“Prayer; Gathering to Breathe God”, from L.Willows (Quotes on Prayer, His Beloveds, Worship)

Knocking at the Door of Prayer

Prayer as always been a great passion of mine. I am grateful for a weekly prayer group. It is one of the greatest blessings in my life. We have been meeting together for years.  I remember that when I first started going, I would pray in the car on my way there, “Lord, help me learn to pray well in the group to glorify you. Please help me not to be self conscious, or afraid.” As I neared my destination I remember saying, “And, Lord- please guard me against the sin of pride, prepare my heart for prayer. May your Holy Spirit form the words.” Then, I remember parking the car, knocking on the door and feeling exhilarated as we sat down together quietly- ready to begin. The meetings have altered my heart and my life.

The door that we each knock on is always there wherever we are. It is God’s gift to us. As O. Hallesby says “To pray is nothing more involved than to open the door, giving Jesus access to our needs and permitting him to exercise his own power in dealing with them.”

The Lord’s kindness and patience is soft and merciful.

He hears the intentions of our hearts when we pray. My desire was to worship Him and glorify Him corporately.

We need to bring our hearts to the Lord during these times. Our journeys are each different but we all need the power of prayer in our lives. I have come to experience that there are different experiences of prayer in life. First prayer is in ongoing relationship with God each day.  Some agree that it can be practiced many times a day. Scripture says “Praying at all times in the Spirit, with all prayer and supplication.” Ephesians 6:18.  Prayer is also with a prayer partner or in triads. Cooperate prayer is praying with a small or large group. Matthew 18:19-20- Again I say unto you, That if two of you shall agree on earth as touching any thing that they shall ask, it shall be done for them of my Father which is in heaven.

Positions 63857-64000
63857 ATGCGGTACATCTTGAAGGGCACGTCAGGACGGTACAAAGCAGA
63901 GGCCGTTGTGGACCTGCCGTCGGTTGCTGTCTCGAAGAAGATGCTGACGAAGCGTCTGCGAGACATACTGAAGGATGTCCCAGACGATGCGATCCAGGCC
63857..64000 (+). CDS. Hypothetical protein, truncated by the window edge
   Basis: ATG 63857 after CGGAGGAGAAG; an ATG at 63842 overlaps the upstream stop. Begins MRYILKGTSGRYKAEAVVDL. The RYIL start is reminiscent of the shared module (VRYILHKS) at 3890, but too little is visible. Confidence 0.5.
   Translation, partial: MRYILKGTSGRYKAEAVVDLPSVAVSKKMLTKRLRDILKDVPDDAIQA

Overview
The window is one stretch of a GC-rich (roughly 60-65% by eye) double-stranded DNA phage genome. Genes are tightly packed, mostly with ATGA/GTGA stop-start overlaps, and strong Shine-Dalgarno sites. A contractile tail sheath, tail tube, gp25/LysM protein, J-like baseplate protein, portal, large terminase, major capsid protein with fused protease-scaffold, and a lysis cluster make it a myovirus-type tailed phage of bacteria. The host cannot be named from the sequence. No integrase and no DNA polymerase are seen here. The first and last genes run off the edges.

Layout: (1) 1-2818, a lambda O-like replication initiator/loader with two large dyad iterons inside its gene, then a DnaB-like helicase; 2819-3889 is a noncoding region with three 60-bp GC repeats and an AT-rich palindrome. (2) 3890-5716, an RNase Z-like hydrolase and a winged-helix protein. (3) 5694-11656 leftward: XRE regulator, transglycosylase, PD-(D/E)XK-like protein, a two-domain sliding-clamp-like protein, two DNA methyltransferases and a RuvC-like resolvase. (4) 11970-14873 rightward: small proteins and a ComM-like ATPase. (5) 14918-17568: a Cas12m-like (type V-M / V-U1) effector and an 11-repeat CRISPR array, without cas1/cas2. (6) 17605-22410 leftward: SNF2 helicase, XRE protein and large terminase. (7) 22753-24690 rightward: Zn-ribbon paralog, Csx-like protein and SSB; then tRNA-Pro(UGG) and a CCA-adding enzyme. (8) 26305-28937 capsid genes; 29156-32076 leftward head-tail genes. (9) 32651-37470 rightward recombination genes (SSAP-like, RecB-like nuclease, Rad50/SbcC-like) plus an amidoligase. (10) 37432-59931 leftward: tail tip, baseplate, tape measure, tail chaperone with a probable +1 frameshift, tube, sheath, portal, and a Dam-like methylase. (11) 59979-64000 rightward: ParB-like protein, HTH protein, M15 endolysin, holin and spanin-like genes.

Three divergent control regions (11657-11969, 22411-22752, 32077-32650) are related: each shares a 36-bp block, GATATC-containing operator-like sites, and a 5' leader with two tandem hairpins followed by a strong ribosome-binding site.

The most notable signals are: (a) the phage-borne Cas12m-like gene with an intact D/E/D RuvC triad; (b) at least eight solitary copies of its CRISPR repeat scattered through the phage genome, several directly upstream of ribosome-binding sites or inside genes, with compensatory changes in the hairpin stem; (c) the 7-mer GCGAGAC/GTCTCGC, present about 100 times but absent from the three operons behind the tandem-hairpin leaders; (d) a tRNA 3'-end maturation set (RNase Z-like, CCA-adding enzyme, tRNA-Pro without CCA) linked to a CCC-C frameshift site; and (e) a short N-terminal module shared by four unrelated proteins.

I believe that we need to gather together and worship.

When we gaze at the beauty and majesty of the Lord, our hearts melt.

We soften and become His; ready to meet with Him. The hardened parts that have battled the day or denied Him even for a moment, come forward and bend towards the Light of His Love. There, we begin Prayer. We remember who we are– His own, His Beloveds

Our hearts bow before the majesty of His Presence and seeing God’s beauty, we express our adoration and praise.  When we gathering before God, we stand before Holiness. In our prayer closets in our homes, in the intimate temple of His Love- we are with The Eternal One. The Lord Jesus is known and experienced  by the power of His Spirit through prayer. 

God is with us.

The Almighty God breathes his love, goodness, purpose and blessings into us through prayer.

Because of the joy and encouragement that prayer gives to me, I wanted to share some quotes that I found with you:

St. Augustine – Do you wish to pray in the temple? Pray in your own heart. But begin by being God’s temple, for he will listen to those who invoke him in his temple.